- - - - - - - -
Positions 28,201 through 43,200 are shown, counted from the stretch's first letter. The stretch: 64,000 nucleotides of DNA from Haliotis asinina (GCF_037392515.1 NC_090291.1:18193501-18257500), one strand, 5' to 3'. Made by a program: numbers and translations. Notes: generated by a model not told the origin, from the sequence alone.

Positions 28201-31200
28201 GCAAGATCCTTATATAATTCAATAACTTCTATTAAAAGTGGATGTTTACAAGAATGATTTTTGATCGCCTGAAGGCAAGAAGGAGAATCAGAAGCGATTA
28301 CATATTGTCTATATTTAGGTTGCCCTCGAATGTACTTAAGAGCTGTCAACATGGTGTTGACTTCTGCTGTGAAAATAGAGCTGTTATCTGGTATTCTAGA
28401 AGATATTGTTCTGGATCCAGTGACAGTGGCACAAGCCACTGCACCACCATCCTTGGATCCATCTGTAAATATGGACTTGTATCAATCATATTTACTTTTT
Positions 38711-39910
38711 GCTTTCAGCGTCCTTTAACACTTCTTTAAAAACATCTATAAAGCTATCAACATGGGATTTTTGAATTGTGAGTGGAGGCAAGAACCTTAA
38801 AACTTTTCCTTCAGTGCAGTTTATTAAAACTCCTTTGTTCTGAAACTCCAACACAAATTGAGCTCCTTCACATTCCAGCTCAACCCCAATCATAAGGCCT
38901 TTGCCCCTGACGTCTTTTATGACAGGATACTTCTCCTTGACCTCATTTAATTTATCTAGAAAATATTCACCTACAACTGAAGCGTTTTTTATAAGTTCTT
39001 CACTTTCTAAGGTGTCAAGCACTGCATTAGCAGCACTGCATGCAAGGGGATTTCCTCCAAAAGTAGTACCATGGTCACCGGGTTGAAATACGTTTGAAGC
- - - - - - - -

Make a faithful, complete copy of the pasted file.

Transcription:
Positions 28,201 through 43,200 are shown, counted from the stretch's first letter. The stretch: 64,000 nucleotides of DNA from Haliotis asinina (GCF_037392515.1 NC_090291.1:18193501-18257500), one strand, 5' to 3'. Made by a program: numbers and translations. Notes: generated by a model not told the origin, from the sequence alone.

Positions 28201-31200
28201 GCAAGATCCTTATATAATTCAATAACTTCTATTAAAAGTGGATGTTTACAAGAATGATTTTTGATCGCCTGAAGGCAAGAAGGAGAATCAGAAGCGATTA
28301 CATATTGTCTATATTTAGGTTGCCCTCGAATGTACTTAAGAGCTGTCAACATGGTGTTGACTTCTGCTGTGAAAATAGAGCTGTTATCTGGTATTCTAGA
28401 AGATATTGTTCTGGATCCAGTGACAGTGGCACAAGCCACTGCACCACCATCCTTGGATCCATCTGTAAATATGGACTTGTATCAATCATATTTACTTTTT
Positions 38711-39910
38711 GCTTTCAGCGTCCTTTAACACTTCTTTAAAAACATCTATAAAGCTATCAACATGGGATTTTTGAATTGTGAGTGGAGGCAAGAACCTTAA
38801 AACTTTTCCTTCAGTGCAGTTTATTAAAACTCCTTTGTTCTGAAACTCCAACACAAATTGAGCTCCTTCACATTCCAGCTCAACCCCAATCATAAGGCCT
38901 TTGCCCCTGACGTCTTTTATGACAGGATACTTCTCCTTGACCTCATTTAATTTATCTAGAAAATATTCACCTACAACTGAAGCGTTTTTTATAAGTTCTT
39001 CACTTTCTAAGGTGTCAAGCACTGCATTAGCAGCACTGCATGCAAGGGGATTTCCTCCAAAAGTAGTACCATGGTCACCGGGTTGAAATACGTTTGAAGC